Dollfuss is buried in the Hietzingmarker cemetery in Vienna , alongside his wife Alwine Dollfuss and two of his children, Hannerl and Eva.

Trivia: Dollfuss small stature

Dollfuss was a very short man and his diminutive stature (155 cm = 5' 2" or 150 cm = 4'11" according to the New York Times) was the object of satire; among his nicknames were 'Millimetternich' (referring to the autocratic imperial chancellor of Austria from 1815 - 1848, Prince Klemens Wenzel von Metternich), and the 'Jockey'. The New York Times also reported a series of jokes, including how in the coffee houses of Vienna, one could order a 'Dollfuss' cup of coffee instead of a 'Short Black' cup of coffee (black being the colour of the Christian Democratic political faction).In contrast to his own diminutive stature, his personal assistant and secretary Eduard Hedvicek, who later played a significant role in the unsuccessful attempt to save his life was very large and tall man (200 cm = 6'7").

Notes & References

  • Assassination in Vienna, Walter B. Maass, published by Charles Scribners's Sons, New York
  • The Order of the Death's Head: The Story of Hitler's SS, by Heinz Zollin Höhne and Richard Barry
  • První zemřel kancléř, Vladimír Bauman a Miroslav Hladký, Praha 1968
  • Na dne byla smrt, Otakar Brožek a Jiří Horský, Praha 1968
  • Bußhoff, Heinrich, Das Dollfuß-Regime in Österreich (Berlin: Duncker & Humbolt, 1968)
  • Carsten, F. L., The first Austrian Republic 1918-1938 (Cambridge U.P., 1986)
  • Dollfuß, Engelbert, Dollfuß schafft Arbeit [Pamphlet] (Heimatdienst, 1933)
  • Ender, D, Die neue österreichische Verfassung mit dem Text des Konkordates (Wien/Leipzig: Österreichischer Bundesverlag, 1935)
  • Gregory, J. D., Dollfuss and his Times (Tiptree: Hutchinson & Co. Anchor, 1935)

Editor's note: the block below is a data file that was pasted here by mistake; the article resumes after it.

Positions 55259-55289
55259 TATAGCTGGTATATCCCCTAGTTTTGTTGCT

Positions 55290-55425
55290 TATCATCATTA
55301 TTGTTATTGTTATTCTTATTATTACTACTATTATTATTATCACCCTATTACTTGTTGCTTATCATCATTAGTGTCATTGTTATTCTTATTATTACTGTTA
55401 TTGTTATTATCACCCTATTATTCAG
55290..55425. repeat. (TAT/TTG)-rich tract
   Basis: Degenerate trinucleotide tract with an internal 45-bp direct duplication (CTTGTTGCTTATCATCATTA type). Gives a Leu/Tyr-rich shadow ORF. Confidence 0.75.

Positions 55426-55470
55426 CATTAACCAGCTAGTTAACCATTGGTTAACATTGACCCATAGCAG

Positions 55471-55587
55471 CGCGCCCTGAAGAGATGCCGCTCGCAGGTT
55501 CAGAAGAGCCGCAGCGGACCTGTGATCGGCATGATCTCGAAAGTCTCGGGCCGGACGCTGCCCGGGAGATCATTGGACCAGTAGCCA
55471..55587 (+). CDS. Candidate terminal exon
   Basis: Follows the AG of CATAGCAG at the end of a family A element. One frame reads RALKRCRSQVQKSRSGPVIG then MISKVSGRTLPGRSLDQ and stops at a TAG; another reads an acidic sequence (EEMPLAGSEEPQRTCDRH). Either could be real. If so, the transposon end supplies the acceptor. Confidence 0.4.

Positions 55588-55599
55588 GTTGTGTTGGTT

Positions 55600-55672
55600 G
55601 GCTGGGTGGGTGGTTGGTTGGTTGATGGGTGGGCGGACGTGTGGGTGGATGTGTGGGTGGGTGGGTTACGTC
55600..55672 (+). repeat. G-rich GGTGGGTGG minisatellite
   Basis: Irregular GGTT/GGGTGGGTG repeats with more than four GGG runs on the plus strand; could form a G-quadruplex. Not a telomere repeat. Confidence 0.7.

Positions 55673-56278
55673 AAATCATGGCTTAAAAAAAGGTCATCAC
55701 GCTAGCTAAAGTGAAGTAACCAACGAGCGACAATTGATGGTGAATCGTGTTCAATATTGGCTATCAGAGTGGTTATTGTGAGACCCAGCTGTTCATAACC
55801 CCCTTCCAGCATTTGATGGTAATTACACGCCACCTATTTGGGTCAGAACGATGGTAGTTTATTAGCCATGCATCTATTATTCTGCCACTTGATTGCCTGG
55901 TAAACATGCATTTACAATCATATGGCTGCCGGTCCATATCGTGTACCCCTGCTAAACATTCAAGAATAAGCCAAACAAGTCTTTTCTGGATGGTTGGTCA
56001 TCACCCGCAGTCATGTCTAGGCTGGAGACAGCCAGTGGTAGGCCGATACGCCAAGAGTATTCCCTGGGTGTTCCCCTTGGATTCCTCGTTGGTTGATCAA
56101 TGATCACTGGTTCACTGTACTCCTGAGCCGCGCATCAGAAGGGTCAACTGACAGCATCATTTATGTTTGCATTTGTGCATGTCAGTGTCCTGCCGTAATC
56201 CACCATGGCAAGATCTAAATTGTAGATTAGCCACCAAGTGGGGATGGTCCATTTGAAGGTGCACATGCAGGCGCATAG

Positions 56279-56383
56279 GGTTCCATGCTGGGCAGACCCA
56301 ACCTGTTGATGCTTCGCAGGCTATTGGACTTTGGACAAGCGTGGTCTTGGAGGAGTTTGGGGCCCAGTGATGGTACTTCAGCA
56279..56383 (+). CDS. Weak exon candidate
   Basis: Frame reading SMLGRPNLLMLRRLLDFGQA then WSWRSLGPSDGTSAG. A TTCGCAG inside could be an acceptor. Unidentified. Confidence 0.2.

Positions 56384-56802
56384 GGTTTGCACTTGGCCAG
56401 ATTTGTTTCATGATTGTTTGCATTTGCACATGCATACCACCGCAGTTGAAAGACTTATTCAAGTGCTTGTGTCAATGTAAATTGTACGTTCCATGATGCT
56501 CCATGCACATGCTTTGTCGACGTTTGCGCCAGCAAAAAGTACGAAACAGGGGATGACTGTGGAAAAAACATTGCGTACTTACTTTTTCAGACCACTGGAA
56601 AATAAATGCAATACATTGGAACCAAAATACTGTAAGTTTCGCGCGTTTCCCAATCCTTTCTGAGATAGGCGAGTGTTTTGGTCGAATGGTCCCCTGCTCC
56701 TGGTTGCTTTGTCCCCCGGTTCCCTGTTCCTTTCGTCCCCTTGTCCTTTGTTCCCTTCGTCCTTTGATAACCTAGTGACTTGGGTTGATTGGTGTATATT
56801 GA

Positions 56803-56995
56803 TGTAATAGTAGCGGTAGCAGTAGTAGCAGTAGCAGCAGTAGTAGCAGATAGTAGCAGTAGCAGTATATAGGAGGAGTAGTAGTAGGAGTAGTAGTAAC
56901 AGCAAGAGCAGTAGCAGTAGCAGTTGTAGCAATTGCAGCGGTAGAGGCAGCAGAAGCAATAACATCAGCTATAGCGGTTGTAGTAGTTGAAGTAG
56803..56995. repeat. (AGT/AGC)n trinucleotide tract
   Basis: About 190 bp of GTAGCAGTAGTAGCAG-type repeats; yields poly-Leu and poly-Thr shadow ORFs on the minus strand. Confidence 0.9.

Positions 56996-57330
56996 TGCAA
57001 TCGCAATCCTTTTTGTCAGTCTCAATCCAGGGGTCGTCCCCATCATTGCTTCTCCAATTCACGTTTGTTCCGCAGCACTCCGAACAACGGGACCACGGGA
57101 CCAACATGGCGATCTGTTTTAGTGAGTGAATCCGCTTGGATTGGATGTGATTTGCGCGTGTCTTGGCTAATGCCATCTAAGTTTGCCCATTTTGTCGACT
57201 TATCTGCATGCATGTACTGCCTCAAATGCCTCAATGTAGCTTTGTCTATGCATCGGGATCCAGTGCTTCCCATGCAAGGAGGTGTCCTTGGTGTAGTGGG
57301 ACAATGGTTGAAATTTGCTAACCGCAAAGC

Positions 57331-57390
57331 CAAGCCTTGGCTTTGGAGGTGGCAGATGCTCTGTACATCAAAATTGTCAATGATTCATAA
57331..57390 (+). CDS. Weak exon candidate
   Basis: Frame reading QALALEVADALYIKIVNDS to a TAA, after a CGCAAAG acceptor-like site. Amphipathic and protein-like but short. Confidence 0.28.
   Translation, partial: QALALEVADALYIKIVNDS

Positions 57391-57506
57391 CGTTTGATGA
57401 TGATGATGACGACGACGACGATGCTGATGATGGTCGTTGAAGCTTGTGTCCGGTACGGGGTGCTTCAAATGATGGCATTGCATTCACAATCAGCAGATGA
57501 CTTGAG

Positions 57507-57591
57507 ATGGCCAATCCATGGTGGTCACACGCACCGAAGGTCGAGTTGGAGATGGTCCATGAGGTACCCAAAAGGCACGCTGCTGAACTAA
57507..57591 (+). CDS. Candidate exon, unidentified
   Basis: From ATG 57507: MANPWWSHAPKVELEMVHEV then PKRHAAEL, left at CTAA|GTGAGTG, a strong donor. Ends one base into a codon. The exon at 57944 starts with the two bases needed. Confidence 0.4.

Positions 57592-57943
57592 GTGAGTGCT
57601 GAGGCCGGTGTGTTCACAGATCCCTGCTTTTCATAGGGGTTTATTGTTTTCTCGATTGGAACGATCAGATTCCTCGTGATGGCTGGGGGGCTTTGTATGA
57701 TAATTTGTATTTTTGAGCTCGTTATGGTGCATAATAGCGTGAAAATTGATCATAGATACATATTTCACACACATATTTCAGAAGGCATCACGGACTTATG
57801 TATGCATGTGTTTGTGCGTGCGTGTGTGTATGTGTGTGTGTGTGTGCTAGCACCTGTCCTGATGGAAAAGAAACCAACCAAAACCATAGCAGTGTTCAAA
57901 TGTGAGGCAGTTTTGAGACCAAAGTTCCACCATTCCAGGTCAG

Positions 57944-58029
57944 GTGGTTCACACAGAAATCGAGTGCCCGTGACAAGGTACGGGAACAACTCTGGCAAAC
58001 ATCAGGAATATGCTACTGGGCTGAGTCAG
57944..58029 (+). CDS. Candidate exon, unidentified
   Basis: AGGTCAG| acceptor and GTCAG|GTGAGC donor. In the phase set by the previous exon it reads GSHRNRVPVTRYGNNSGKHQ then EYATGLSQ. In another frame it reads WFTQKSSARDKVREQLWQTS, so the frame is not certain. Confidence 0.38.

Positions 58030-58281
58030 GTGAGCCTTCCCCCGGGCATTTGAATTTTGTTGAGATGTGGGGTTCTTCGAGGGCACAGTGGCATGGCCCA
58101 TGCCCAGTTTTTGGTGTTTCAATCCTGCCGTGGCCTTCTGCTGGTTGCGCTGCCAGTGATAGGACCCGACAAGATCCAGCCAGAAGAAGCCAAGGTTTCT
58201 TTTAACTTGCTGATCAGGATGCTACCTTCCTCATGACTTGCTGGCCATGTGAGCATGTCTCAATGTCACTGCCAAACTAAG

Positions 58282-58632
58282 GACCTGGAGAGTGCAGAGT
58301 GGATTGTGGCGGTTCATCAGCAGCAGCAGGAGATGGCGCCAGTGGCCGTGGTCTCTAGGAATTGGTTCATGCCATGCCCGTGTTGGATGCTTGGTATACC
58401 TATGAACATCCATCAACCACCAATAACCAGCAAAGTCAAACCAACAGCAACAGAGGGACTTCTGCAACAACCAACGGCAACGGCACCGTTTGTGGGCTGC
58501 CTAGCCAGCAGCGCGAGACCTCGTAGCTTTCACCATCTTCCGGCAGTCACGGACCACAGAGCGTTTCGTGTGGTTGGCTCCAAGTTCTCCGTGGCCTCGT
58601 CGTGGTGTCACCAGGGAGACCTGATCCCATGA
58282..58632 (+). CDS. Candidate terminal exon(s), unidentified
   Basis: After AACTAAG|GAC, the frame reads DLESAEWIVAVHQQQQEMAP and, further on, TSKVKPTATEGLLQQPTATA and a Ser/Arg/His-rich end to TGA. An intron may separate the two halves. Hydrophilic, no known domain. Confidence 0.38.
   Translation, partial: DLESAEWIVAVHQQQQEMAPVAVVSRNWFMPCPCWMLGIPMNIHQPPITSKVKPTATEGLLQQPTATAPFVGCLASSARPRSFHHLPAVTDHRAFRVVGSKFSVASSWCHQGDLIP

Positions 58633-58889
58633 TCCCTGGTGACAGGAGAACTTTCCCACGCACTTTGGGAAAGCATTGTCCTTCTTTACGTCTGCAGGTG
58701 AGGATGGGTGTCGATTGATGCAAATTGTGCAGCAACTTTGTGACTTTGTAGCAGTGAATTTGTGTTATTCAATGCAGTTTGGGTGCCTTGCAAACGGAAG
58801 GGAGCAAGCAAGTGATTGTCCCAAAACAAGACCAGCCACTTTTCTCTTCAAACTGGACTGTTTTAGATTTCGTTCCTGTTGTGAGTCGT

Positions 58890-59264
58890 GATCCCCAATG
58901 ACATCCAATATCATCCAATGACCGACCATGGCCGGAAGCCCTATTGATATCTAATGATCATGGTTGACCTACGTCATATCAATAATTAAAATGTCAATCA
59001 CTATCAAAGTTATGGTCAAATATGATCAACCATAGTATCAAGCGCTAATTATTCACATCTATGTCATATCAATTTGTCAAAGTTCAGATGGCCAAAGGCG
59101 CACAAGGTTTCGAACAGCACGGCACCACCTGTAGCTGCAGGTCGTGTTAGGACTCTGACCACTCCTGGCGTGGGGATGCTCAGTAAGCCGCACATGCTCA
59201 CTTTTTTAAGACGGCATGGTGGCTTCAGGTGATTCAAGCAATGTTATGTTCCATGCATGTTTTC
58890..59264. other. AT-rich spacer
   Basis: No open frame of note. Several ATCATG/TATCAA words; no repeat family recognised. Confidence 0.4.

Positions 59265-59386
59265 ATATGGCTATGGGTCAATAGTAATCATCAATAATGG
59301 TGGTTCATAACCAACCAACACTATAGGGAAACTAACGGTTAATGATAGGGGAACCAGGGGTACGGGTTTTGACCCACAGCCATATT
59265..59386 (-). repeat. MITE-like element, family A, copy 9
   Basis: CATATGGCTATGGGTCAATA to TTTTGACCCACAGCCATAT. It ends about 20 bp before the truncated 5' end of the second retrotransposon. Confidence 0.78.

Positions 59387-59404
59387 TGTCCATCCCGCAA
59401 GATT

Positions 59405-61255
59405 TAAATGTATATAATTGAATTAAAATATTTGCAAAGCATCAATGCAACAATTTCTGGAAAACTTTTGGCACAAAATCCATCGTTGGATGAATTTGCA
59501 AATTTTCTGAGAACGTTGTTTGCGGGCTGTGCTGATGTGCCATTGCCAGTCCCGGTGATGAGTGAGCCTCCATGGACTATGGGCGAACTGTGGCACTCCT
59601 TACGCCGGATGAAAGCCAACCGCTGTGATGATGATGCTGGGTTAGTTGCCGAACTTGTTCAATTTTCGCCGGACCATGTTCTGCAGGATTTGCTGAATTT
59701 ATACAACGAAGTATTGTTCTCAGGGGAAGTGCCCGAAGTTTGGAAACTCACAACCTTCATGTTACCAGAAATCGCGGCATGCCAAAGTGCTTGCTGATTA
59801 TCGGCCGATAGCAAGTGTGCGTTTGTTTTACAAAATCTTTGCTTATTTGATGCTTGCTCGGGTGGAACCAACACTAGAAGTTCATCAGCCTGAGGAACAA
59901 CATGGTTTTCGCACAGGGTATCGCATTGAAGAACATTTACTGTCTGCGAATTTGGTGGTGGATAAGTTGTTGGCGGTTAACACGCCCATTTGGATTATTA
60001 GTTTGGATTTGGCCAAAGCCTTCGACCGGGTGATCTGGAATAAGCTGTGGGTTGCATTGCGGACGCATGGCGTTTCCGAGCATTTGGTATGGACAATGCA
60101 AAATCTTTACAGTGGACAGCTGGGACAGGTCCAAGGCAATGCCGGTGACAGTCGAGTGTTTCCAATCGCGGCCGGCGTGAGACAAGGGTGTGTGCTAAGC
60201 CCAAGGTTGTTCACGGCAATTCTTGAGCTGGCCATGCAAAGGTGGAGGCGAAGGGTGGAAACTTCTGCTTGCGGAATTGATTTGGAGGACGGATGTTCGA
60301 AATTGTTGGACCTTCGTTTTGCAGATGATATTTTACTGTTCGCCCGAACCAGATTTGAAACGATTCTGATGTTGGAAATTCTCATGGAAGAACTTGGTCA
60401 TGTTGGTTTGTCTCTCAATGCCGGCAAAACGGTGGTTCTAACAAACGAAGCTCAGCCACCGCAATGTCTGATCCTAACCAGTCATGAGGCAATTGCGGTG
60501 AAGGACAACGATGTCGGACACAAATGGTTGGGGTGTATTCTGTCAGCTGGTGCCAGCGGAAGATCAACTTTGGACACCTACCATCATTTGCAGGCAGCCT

• Maleta, Alfred, Der Sozialist im Dollfuß-Österreich (Linz: Preßverein Linz, 1936)
  • Messner, Johannes, Dollfuß (Tyrolia, 1935)
  • Messner, Johannes, Dollfuss: An Austrian Patriot (Norfolk, Virginia: IHS Press, 2003)
  • Moth, G., Neu Österreich und seine Baumeister (Wien: Steyrermühl-Verlag, 1935)
  • Österreichischer Bundespressedienst, Der Führer Bundeskanzler Dr. Dollfuß zum Feste des Wiederaufbaues 1. Mai 1934 (Österreichischer Bundespressedienst, 1934)
  • Sugar, Peter (ed.) Native Fascism in the Successor States (Seattle 1971)
  • Tálos, Emmerich & Neugebauer, Wolfgang, Austrofaschismus (Vienna: Lit. Verlag, 2005)
  • Walterskirchen, Gudula Engelbert Dollfuß, Arbeitermörder oder Heldenkanzler (Vienna: Molden Verlag, 2004)
  • Weber, Hofrat Edmund, Dollfuß an Oesterreich, Eines Mannes Wort und Ziel (Wien: Reinhold Verlag, 1935)
  • Winkler, Franz, Die Diktatur in Oesterreich (Zürich/Leipzig, Orell Füssli Verlag, 1935)
  • Zweig, Stefan, Die Welt von Gestern, eines Dichters von Morgen (Frankfurt am Main/Bonn: Athenäum, 1965)

External links

Preceded by:
Karl Buresch
Chancellor of Austria Succeeded by:
Kurt Schuschnigg